You Make the Play: bolt edition

Alright, I’m going to try to set up another situation for you to judge and lead into another topic. Being a work in progress, let me know if the problem is poorly presented or doesn’t really apply because I’m going to need to use these eventually.

You’re playing something like Florian Michelac’s build of white weenies, and your opponent is playing something like Pierre Simoni’s Jund Cascade deck (both can be found here). Scenario:

Your opponent: 2 cards in hand (1 is definitely Jund Charm, unsure of the other), 1 red mana open (and all colors available to play jund charm next turn), no creatures in play

You: Knight of Meadowgrain in play, 2 white mana open, and Honor of the Pure, Harm’s Way, and Figure of Destiny in hand. Here’s what you know:

  • If you swing with Knight of Meadowgrain alone and it gets through, you have a 1/2 chance of winning
  • If you swing with Knight pumped by Honor of the Pure and it gets through, you have a 2/3 chance of winning
  • If you can’t hit your opponent this turn, you have a 1/3 chance of winning

It’s your precombat main phase. What do you do, and more importantly, why?

5 Responses to “You Make the Play: bolt edition”

  1. Reyemile says:

    This puzzle is really poorly thought out.

    What I suspect you’re looking for in this case is calculating the odds that your opponent has a lighting bolt in hand, and using that information to adjust the odds of victory of a given plan. However, without knowing how many bolts are in his graveyard, and how many non-bolt spells we’ve cascaded to the bottom of the deck, we can’t actually make this call. Also, we don’t know our own life–if we’re below three, then it’s a safe bet he he doesn’t have a bolt because he’d have bolted us last turn!

    Furthermore, the 1/2 chance of winning seems odd given the Harm’s Way in hand. Is Harm’s Waying the opponent to the face equally valuable as getting through with Meadowgrain? What are the odds of winning if we get through with an unpumped meadowgrain AND Harm’s Way damage to the opponents face?

    In short, there is no good answer here. Any course of action is pure guesswork.

  2. Salivanth says:

    Obviously we must assume the opponent may have Lightning Bolt in hand. We don’t know the life totals, so we need to go by an abstract win percentage. Here are the scenarios:

    Scenario One: Swing with the Knight alone. If he has LB, use Harm’s Way to redirect 2 damage back at him. Next turn, the opponent plays Jund Charm. 50% chance of victory.

    Scenario Two: Swing with the Knight alone. If he doesn’t have LB, pass the turn. Next turn he plays Jund Charm. You redirect the damage at him with Harm’s Way. You win. 100% chance of victory.

    Scenario Three: Play Honor of the Pure and swing. He has LB. You have a 33% chance of victory. Next turn you play Figure of Destiny and back it up with Harm’s Way mana.

    Scenario Four: Play Honor of the Pure and swing. He doesn’t have LB. You connect. You have a 66% chance of victory.

    Scenario Five: Pass the turn. Clearly suboptimal. You have a 33% chance of victory.

    Scenarios One and Two rely on attacking without Honor of the Pure. You have a 50% chance to win if he has LB, and a 100% chance if he does not.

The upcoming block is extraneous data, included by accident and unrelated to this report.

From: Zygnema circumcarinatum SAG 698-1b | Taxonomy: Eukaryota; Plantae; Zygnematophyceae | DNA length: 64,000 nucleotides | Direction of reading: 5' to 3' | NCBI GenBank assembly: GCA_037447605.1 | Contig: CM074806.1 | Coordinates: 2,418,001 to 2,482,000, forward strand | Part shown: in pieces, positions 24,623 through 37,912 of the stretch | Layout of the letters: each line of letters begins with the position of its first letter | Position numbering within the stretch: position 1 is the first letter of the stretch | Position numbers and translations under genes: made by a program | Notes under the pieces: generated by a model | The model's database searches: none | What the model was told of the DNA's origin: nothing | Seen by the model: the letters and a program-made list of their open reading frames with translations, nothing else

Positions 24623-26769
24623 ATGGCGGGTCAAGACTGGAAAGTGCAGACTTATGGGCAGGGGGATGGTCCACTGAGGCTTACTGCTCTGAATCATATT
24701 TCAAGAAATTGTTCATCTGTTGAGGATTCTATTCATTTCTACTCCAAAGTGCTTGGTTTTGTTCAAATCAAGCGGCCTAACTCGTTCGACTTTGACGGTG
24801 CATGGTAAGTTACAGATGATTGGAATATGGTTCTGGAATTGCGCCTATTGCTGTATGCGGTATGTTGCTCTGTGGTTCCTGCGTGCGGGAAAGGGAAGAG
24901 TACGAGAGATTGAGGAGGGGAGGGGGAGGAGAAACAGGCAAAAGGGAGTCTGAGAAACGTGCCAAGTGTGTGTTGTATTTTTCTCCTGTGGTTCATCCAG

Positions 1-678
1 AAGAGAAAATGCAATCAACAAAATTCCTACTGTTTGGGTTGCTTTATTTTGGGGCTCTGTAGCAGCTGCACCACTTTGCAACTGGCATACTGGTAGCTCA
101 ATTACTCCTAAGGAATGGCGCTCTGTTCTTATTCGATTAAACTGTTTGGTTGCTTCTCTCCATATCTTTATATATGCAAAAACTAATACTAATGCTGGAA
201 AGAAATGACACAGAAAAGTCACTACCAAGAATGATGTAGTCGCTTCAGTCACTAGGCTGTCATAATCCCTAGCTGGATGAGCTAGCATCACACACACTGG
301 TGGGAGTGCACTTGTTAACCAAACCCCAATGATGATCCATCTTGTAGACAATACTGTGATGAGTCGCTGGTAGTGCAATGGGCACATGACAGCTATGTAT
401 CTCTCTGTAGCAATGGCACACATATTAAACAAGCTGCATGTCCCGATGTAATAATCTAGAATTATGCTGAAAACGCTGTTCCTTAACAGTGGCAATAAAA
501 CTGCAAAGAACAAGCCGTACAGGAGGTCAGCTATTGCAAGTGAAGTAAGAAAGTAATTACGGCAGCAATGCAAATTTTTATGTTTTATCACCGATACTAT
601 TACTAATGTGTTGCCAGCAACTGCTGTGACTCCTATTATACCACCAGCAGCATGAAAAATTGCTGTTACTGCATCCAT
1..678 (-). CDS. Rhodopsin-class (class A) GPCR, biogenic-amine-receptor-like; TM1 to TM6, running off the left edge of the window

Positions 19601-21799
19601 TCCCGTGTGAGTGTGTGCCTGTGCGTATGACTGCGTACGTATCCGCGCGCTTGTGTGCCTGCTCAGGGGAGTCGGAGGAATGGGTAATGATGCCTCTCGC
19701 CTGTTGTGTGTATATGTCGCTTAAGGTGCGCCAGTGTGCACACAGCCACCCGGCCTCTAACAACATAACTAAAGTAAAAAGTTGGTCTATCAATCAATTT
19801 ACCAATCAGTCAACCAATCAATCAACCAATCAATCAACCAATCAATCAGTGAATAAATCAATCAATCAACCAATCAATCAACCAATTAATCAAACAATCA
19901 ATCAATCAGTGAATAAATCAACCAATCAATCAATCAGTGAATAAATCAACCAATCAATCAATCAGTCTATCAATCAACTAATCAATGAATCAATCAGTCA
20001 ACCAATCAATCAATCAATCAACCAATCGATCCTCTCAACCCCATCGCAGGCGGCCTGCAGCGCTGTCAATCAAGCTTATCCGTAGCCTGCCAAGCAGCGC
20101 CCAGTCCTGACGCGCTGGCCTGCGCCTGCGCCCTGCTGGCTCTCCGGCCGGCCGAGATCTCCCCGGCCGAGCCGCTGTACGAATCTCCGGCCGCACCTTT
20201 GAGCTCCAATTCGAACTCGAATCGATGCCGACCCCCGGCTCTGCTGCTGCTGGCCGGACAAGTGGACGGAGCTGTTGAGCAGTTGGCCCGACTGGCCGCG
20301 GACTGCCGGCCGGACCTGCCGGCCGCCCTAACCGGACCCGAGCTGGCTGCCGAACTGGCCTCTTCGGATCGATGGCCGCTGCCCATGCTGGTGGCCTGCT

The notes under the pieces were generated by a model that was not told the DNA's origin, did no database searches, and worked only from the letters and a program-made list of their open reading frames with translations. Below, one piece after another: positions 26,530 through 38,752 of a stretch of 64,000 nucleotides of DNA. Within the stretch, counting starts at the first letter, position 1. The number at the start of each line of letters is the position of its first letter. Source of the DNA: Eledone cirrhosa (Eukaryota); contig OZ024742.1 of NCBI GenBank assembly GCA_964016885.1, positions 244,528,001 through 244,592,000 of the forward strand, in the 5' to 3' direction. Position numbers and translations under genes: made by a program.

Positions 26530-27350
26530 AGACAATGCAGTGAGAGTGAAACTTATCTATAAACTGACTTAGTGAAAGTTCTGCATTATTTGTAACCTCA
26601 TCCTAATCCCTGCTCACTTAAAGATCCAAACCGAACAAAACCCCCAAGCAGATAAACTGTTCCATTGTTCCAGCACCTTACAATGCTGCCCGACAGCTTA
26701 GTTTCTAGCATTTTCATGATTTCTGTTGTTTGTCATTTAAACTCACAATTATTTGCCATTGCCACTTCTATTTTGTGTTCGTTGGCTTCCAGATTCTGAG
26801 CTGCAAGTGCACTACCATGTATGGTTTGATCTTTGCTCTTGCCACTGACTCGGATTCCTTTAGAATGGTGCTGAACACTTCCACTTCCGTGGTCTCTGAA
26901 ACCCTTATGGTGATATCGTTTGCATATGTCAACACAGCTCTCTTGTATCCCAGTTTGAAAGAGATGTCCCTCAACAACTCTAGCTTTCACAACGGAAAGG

Scenarios Two and Three rely on attacking with Honor of the Pure. You have a 33% chance to win if he has LB, and a 66% chance if he does not.

    Scenario Five relies on passing the turn. You have a 33% chance to win if he has LB, and a 33% chance if he does not.

    Thus, it doesn’t matter if he has Lightning Bolt or not. The correct play is to attack without playing Honor of the Pure to give you the maximum chance to win.

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  4. kevin says:

    Reyemile: Yeah, it probably was poorly thought out, but perhaps even more poorly explained about what I was looking for. You were right on the money about the factors to consider here, which is what I was getting at. I think an inherent problem with using Magic examples versus classic Game Theory is that game theory can pull examples out of their butt that are perfectly contrived. I’m having a lot of difficulty coming up with contained examples in Magic, so let me know if you have any tips on how I can write these up better. Absolutely a work in progress. And I consider swinging with the knight better than harm’s way because of the lifelink, though I guess I didn’t really special case the 4 damage from both. I’ll work that situation out of the example. Thanks for being critical.

    Salivanth: Yeah, absolutely agree with your analysis, except scenario 2 as described in my take 2 post. I try not to deal with life totals because I think they’re a game mechanic that is more a game mechanic that a good payoff metric, since there’s so much more to the game there. I guess you just have to trust me on those numbers?

  5. Reyemile says:

    Salivanth, you’ve thought out all the scenarios well–however, where are you getting the %100 chance of victory from?

    Kevin: Fundamentally, the problem is that you’re trying to simplify a complex game. MtG has too many variables to summarize a game as a “50% chance of victory”

    That being said, the situation you set up was an interesting challenge. You’re clearly trying to reach beginners, and that’s great. But a better question would be, “what information do you need to make the right play here?” That question will get readers THINKING about the information holes that inevitably crop up in any hypothetical magic situation, rather than encouraging them to gloss over them.

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